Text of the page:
I went into Whiplash with some considerable excitement: I myself am a drummer, and the badass improvised drums that scored Birdman last week have got me dying to hit the skins and delve back into that world a bit. There was a time when I thought about going to a school not unlike the fictional Shaffer Conservatory in Whiplash. I eventually went a different route, but that desperate need to improve, to be the best, to play until you physically cannot–and then play some more–is something that has stuck with me, and is a big part of what makes Whiplash so incredibly powerful.
But I'm getting ahead of myself. Whiplash tells the story of Andrew (Miles Teller), a young man enrolled at the Shaffer Conservatory in NYC who aims to be the greatest jazz drummer of all time. He's talented, for sure, but he has one major obstacle in his way, a legendarily brutal instructor named Fletcher (J.K. Simmons), who conducts the prestigious studio band. The film is very tightly focused on the relationship between these two, and the intense drama that flares up as they clash.
J.K. Simmons is totally terrifying. While I might suggest that those with anxiety issues or stage fright steer clear of the movie, I mean this as a compliment: his portrayal of Fletcher's cruelty is both wince-worthy and creative, and is more than a little reminiscent of R. Lee Ermey in Full Metal Jacket. His taunts get personal and violent, his revenge horrifying, but it is all sold by Simmons' excellent performance, which occasionally lets us see his more human side before he spews more hateful 'coaching' at his students. That isn't to say that Miles Teller doesn't shine too; while some of the few talking heads scenes feel just a little forced, the physicality of his performance on the drum kit and otherwise is impressive to say the least.
Teller's believability on the drums was a big worry for me going into the movie, but aside from some very nitpicky bits that more than likely would only be spotted by fellow drummers, it works extremely well. Teller clearly trained not unlike his character to be able to pull off convincing performances on the drums, which makes it easy to get absorbed in his struggle. While his playing is notably impressive, smart editing, framing, and audio work also makes this story extremely compelling and believable for musicians and non-musicians alike.
The look at tone of the movie is evocative of The Social Network, both in the old hallowed halls of the school and the smooth movements of the camera. While we gradually learn about Andrew and Fletcher throughout the movie, we never quite get in Andrew's head. Instead, we see him almost solely through his actions, which makes for a much more compelling movie-going experience. While we occasionally make quick cuts to accentuate the physicality of Teller's playing, often the camera holds on the pained and intense faces of its leading characters, letting the actors' expressions and movements tell us more than plain exposition could.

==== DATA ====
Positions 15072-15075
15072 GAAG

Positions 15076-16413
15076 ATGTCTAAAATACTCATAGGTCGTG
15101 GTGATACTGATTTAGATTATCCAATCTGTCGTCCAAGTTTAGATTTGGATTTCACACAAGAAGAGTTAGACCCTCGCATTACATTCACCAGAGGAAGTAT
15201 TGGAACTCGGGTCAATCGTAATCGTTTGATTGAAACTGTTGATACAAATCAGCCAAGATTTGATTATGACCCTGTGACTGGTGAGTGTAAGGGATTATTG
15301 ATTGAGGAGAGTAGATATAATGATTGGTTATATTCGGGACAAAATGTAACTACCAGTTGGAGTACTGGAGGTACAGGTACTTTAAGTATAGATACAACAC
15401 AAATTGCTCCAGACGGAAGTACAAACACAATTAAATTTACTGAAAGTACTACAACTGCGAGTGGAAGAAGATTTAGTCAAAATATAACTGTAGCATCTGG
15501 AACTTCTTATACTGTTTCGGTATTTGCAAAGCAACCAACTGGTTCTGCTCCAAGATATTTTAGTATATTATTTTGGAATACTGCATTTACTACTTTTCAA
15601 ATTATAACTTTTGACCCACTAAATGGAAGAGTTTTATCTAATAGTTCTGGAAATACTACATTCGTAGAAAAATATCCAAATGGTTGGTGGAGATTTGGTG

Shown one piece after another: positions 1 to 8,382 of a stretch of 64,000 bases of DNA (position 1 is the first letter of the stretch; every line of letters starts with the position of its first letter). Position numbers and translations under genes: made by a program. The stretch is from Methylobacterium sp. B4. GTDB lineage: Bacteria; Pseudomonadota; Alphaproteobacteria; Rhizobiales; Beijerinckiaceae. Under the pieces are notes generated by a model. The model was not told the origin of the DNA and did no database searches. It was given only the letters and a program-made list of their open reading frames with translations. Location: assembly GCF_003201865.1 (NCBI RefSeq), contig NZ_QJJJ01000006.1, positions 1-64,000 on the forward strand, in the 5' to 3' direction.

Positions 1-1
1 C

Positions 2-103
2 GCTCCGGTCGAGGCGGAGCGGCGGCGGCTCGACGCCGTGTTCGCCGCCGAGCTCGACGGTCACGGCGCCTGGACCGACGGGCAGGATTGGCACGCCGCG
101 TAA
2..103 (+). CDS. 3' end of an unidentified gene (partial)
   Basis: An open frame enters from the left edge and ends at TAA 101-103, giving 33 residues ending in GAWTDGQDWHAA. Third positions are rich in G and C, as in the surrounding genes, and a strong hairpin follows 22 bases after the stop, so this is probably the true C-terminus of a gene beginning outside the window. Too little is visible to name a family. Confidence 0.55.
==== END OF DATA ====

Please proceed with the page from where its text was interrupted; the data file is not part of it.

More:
Whiplash repeatedly asks the question, does greatness come from cruelty, and is it worth it? There's a story that is told throughout the film about Charlie Parker, the great jazz saxophonist: that during his first big tryout, he had a cymbal hurled at his head and was laughed out of the room. To Fletcher, it was that violent action that sparked Parker to improve, that if the band had been satisfied with his mediocrity, the world would never know one of Jazz's tremendous talents. The movie places us along with Andrew in a position in which life hardly matters without greatness, that to be content is the worst of crimes. Whiplash does an excellent job of putting the audience in that mindset, creating a crushing boredom and banality to the day-to-day conversations Andrew has outside of his school work.
The extended final scene in which Andrew seeks the ultimate approval from Fletcher onstage in front of thousands while Fletcher seeks to push him over the edge is intense to the nth degree. The literal blood, sweat, and tears that litter the drums and splash off the cymbals only augment the fiery rivalry between Andrew and Fletcher. Whiplash is unique in that it looks on the surface to be an inspirational tale, but its narrative framing and the simple fact that it is fictional make it far more interesting. This isn't the story of Elvin Jones or Buddy Rich; we don't know if Andrew will reach those heights or not, so the movie wavers between inspiration and defeat expertly, and puts a dark, almost sadistic twist on the traditional man against the world narrative.
While the movie might be uniquely enjoyable to musicians and drummers, it is miles away from being exclusive; the intensity of the performances and the taut storytelling will no doubt draw the most unwilling viewer in. The music is great, the characters are fascinating, and the physicality of the story and performances is both unique and unforgettable. Whiplash is definitely a standout going into the Oscar season and actually achieves what it's characters so perilously seek: greatness.
Verdict: For Immediate Consumption